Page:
Peter Riley

riley no white

Peter Riley recently retired to Hebden Bridge, West Yorkshire, after living for 28 years in Cambridge. He has been a teacher, lecturer, bookseller, bus conductor, and a few other things.

He is the author of fifteen books of poetry, and some of prose concerning travel and music.

His most recent books are The Glacial Stairway (Carcanet 2011) and a book-length poem, Due North (Shearsman 2015) which was shortlisted for the Forward Best Collection Prize in 2015.

Peter Riley

Peter Riley

Pennine Tales

‘In Peter Riley’s Pennine Tales we hear the music of the high moors, stone farms, wooded hillsides and small towns of the Upper Calder Valley. It is a world of movement: of trains and buses, the wind, and time which, through the auspices of the ‘capital aristocracy’, has brought industrial and spiritual degeneration, a human crisis not confined to this valley. But there is hope. There is light in living-room windows, ‘no end to our patience and assurance’. There is ‘old trust which survives and needs us.’ There are also these beautiful poems.’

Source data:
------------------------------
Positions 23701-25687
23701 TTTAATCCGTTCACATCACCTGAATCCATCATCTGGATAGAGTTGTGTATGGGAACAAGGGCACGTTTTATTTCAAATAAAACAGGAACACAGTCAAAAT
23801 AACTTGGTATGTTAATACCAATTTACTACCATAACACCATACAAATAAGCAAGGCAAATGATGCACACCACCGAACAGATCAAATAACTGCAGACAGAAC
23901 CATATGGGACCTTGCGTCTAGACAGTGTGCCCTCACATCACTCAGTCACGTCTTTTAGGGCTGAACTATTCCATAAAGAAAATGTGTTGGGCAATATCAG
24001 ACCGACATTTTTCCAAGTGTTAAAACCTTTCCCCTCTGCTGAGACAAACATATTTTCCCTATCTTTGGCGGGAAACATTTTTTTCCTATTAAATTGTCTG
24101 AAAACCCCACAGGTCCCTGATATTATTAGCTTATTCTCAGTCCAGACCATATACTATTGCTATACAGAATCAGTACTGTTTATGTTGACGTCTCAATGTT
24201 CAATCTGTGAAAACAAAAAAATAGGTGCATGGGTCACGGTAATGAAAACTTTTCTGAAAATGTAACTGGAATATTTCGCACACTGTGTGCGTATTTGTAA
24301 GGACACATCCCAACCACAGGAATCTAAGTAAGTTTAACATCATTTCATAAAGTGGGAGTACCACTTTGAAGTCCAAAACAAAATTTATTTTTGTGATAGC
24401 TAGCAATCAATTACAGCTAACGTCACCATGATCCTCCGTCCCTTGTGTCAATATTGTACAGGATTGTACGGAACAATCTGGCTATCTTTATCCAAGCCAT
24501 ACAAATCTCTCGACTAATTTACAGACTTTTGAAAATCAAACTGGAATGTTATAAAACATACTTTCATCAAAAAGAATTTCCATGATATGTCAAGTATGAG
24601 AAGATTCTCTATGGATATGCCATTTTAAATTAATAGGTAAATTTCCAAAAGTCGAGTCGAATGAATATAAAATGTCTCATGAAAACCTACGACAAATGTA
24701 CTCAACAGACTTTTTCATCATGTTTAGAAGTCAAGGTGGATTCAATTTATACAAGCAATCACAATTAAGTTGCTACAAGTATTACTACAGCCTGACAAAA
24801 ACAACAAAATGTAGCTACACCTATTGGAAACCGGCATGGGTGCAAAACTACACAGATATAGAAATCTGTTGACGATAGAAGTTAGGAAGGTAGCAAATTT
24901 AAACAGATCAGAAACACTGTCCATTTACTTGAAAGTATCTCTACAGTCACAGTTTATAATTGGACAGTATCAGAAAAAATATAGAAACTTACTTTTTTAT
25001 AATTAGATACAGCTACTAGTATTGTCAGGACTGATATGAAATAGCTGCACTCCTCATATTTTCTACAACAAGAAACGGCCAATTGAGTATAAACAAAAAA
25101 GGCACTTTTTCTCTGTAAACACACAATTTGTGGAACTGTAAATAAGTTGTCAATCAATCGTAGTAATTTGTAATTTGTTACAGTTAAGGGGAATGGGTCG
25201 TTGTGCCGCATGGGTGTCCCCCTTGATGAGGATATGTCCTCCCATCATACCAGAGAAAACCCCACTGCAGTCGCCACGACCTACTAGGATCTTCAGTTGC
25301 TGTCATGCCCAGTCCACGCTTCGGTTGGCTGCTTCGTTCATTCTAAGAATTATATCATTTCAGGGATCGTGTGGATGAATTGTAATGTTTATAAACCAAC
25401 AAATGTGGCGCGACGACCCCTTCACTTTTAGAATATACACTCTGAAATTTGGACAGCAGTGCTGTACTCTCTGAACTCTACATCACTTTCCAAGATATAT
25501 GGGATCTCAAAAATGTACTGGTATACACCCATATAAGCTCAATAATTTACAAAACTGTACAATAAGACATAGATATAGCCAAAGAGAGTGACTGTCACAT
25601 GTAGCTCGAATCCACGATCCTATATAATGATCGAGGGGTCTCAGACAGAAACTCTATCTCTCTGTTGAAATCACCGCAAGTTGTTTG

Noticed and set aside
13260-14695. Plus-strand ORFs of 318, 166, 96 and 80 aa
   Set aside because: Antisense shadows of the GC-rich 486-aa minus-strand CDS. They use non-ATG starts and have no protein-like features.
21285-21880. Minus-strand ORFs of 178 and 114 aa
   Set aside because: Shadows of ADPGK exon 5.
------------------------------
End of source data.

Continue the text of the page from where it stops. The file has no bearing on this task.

Bob Horne

‘Over decades of writing Peter Riley has refined and deepened his sense of how poetry can be capable of mediating between inner and outer experience in a way that makes for free passage to and fro. This theme was apparent in his remarkable recent sequence Due North. In these new poems the match is explicit, with the continuing life of a locality set in an even and fertile interplay with a mental life ranging freely within it. This is not a minor publication’.
Roy Fisher

Pennine Tales is a poetic exploration of landscape in the tradition of Clare, Langley, Sebald; that is to say: observant, philosophical, meditative. In fine stride as a poet, Peter Riley can write:

… Love is a gravitation, follow/Me to the last post. The reader surely will.’
Anthony Costello

Ian Brinton reviews Pennine Tales in ‘Tears in the Fence’ – https://tearsinthefence.com/2016/07/29/pennine-tales-by-peter-riley-calder-valley-poetry/

Red flicker through the trees. The last minibus

leaves from the station, heading for the tops

full of ghosts, ghosts with notebooks, ancestors

from Halifax: farmers, publicans, clerks, looking

for me, wanting me back in the peace and jubilee

of diurnal normality. But they have caught

the wrong bus and will be delivered into nothing,

the nothing of death they came from, and came here

to welcome me to. Passing the abandoned chapel

they start singing hymns, and will soon begin to fade.

Down here another train rolls in and the dark river

splashes past on the stones of demolished mills,

let go of me.